...the trier of fact unless the opinion is so unreasonable as to be unacceptable to a rational mind." National Folding Box Co. v. New Haven, 146 Conn. 578, 586, 153 A.2d 420 (1959); see also Mather v. Griffin Hospital, 207 Conn. 125, 145, 540 A.2d 666 In the present case, the jury reasonably c......
  • Mather v. Griffin Hosp., No. 13154
    • United States
    • Supreme Court of Connecticut
    • 19 Abril 1988
    ...the trier of fact unless the opinion is so unreasonable as to be unacceptable to a rational mind." National Folding Box Co. v. New Haven, 146 Conn. 578, 586, 153 A.2d 420 Kenison's computations of loss of compensation through Victor's anticipated retirement at age sixty-one were founded on ......
  • Request a trial to view additional results
39 cases
  • Northeast Datacom, Inc. v. City of Wallingford, No. 13549
    • United States
    • Supreme Court of Connecticut
    • 15 Agosto 1989
    ...a trier of fact. Connecticut Light & Power Co. v. Monroe, 149 Conn. 450, 455, 181 A.2d 118 [1962]; National Folding Box Co. v. New Haven, [146 Conn. 578, 586, 153 A.2d 420 (1959) ]. Under the facts of this case the trier was not in error in adopting the depreciation formula used by the "Cou......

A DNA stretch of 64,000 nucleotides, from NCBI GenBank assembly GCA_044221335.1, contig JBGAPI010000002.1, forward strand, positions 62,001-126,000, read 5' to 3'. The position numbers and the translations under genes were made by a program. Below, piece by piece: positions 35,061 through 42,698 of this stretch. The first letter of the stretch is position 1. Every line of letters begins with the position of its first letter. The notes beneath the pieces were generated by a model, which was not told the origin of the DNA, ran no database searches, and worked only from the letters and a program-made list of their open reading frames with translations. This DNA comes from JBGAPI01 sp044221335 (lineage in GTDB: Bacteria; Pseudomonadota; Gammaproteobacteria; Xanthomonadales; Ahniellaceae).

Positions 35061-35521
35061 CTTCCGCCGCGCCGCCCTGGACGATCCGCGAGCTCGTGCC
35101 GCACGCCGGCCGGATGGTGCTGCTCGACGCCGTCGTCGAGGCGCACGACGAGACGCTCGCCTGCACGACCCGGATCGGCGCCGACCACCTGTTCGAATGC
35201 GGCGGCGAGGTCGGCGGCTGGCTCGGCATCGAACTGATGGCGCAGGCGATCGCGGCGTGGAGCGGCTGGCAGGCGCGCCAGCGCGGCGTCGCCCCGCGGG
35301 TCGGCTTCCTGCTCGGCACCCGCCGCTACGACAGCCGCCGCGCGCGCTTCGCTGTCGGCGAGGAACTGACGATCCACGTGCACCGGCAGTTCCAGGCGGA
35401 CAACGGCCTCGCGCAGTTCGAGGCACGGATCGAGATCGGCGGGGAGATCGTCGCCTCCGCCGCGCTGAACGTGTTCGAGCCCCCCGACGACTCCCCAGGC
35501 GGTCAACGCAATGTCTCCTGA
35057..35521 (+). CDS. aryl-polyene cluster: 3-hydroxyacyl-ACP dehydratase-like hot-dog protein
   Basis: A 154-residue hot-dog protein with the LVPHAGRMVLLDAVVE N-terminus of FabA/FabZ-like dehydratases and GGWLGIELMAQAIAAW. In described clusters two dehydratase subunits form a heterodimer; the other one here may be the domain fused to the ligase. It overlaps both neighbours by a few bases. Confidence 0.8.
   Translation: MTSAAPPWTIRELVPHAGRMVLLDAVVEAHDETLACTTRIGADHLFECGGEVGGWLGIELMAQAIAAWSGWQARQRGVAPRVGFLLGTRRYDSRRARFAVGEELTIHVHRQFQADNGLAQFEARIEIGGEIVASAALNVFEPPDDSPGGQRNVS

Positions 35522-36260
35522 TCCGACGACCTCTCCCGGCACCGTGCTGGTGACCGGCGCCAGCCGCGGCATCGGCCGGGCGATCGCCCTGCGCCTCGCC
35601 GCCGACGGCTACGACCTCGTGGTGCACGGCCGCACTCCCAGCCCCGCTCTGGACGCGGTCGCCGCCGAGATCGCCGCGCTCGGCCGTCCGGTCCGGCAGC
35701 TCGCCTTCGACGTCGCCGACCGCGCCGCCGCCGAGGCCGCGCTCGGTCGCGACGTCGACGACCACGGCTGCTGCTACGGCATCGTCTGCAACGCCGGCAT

• Redding Life Care, LLC v. Town of Redding, No. 18921.
    • United States
    • Supreme Court of Connecticut
    • 12 Marzo 2013
    ...calculation of the “true and actual value” of real property for assessment purposes. See, e.g., National Folding Box Co. v. New Haven, 146 Conn. 578, 587–88, 153 A.2d 420 (1959) (when “the prospect of a sale ... of the plaintiff's manufacturing [61 A.3d 478]plant as a whole ... was extremel......
  • Smith v. Andrews, No. 17745.
    • United States
    • Supreme Court of Connecticut
    • 21 Octubre 2008
    ...the trier of fact unless the opinion is so unreasonable as to be unacceptable to a rational mind." National Folding Box Co. v. New Haven, 146 Conn. 578, 586, 153 A.2d 420 (1959); see also Mather v. Griffin Hospital, 207 Conn. 125, 145, 540 A.2d 666 In the present case, the jury reasonably c......
  • Mather v. Griffin Hosp., No. 13154
    • United States
    • Supreme Court of Connecticut
    • 19 Abril 1988
    ...the trier of fact unless the opinion is so unreasonable as to be unacceptable to a rational mind." National Folding Box Co. v. New Haven, 146 Conn. 578, 586, 153 A.2d 420 Kenison's computations of loss of compensation through Victor's anticipated retirement at age sixty-one were founded on ......
  • Request a trial to view additional results